Foster carers in demand with 1,200 children needing a home
Katarzyna Bialasiewicz Photographee.eu
It's the time of year when we are encouraged to think about those less fortunate than ourselves, and also to look ahead to how we could improve our lives in the coming months.
And a new campaign is offering a way for people to combine these elements and make a difference to young lives in the New Year.
Norfolk County Council is looking to bolster its 341-strong team of foster carers to deal with demand.
In a twist on traditional recruitment campaigns, the county council is using behavioural science to try and find its new cohort of carers.
Existing foster carers will be put at the forefront of the campaign to help de-mystify fostering and share their positive experiences with others.
It is also working with iMPOWER to use psychology to better understand what motivates its forster carers, to target its recruitment strategies.
There are currently around 1,200 children in care in the county, many of whom will need fostering care – for anything from a few hours to a few years.
Steve Ginn, who lives near North Walsham, is among 24 fostering ambassadors enlisted by the council to help the campaign. He has been a foster carer for 15 years and has cared for children from asylum seekers to those on long-term foster placements.
He and his wife now primarily care for teenagers, something he feels previous jobs working with disadvantaged young people had set them up well for.
“We thought fostering was a good way of making a difference to young people who have not got many opportunities and come from difficult situations,” he said.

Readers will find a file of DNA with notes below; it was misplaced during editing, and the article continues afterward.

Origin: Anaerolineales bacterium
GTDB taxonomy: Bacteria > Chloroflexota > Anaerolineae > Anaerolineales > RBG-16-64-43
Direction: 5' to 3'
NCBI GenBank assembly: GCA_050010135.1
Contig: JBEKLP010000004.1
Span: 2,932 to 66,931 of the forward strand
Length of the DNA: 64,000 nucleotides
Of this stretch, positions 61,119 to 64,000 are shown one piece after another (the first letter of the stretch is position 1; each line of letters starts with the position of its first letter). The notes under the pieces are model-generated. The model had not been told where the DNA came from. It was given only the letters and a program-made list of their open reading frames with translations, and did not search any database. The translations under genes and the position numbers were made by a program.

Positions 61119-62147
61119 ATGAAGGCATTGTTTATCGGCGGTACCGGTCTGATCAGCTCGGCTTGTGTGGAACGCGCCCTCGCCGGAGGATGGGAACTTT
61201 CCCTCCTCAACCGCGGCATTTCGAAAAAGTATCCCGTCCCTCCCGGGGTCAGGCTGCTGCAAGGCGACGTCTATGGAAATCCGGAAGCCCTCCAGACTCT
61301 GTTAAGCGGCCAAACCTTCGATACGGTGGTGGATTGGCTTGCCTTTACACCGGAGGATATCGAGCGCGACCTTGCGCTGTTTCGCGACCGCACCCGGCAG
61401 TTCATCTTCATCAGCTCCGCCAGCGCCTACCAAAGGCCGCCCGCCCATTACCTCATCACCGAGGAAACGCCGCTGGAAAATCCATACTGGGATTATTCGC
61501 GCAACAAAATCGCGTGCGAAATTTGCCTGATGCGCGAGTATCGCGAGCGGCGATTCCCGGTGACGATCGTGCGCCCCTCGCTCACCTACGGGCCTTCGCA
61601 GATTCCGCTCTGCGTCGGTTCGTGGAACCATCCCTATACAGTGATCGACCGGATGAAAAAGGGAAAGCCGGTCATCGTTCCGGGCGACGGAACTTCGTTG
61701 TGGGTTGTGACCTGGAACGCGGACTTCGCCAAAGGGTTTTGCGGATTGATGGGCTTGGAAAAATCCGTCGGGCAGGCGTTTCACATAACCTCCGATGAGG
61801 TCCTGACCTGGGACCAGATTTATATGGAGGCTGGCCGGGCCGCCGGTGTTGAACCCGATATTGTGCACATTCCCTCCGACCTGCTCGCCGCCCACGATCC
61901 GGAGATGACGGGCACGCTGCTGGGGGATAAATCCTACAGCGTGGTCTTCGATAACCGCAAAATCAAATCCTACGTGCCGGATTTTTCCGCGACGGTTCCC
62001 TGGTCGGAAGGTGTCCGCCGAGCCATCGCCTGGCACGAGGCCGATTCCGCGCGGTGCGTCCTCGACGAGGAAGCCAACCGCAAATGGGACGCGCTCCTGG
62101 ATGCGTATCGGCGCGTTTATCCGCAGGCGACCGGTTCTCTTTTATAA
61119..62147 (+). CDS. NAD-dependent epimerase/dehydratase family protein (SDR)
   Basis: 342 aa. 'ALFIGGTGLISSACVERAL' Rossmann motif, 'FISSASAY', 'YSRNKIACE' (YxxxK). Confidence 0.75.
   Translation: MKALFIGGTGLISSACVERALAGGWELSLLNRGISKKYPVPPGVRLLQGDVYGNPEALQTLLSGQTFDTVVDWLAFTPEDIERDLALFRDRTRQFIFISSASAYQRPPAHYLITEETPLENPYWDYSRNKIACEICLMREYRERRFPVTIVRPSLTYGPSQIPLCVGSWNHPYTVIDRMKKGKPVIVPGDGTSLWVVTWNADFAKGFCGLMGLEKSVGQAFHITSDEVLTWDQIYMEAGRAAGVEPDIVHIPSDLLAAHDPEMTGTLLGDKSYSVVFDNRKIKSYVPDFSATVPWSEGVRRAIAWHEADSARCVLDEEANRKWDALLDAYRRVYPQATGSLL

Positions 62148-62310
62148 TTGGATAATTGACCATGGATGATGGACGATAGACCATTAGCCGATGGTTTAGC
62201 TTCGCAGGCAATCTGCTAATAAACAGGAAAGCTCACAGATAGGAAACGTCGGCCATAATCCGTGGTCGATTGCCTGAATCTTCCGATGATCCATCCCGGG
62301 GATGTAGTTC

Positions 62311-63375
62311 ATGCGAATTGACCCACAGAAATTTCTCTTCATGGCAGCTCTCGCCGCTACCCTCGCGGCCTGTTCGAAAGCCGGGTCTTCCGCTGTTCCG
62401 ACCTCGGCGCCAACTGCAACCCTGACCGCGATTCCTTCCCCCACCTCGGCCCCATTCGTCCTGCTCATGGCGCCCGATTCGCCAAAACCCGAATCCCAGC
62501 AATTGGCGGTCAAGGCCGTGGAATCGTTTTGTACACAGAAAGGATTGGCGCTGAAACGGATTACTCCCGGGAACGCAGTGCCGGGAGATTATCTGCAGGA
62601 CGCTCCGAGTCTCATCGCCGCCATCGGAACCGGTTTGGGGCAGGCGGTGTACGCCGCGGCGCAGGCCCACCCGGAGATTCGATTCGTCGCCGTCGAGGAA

“It has its ups and downs, it can be very challenging but at the same time it is really quite rewarding. Safety, security and stability is what we are trying to offer to those who cross our path.”
He said as an ambassador that he had been “encouraged and empowered” to share his experiences to inform potential new foster carers. He also helps to deliver training sessions for new carers in Norfolk.
“You have to be thoroughly committed because it is life-changing to become a foster carer and that is something we want to get across as ambassadors,” he said.
• Anyone interested in fostering can visit www.norfolk.gov.uk/fostering.
Karen has been a foster carer in Norfolk for 19 years and has fostered more than 50 children.
She said the desire to help children “ignited” her wish to become a foster carer.
“It is such a buzz, seeing the children turn around. There have been some extremely difficult experiences but at some point, some good will come out of it,” she said.
“There are some people who would be brilliant at it [fostering]. It is a massive responsibility, there is no other job like it, but it is a shared responsibility. It is not just up to yourself – being able to work alongside families and your colleagues is important for the children.
“Yes, it is incredibly time-consuming, but it is incredibly rewarding.”
She said the festive season could be a “really tough time” for children in care.
“It is all about family and love and laughter and a lot of these young people have never experienced that. To be part of a child’s memory at such a poignant time of year is amazing,” she said.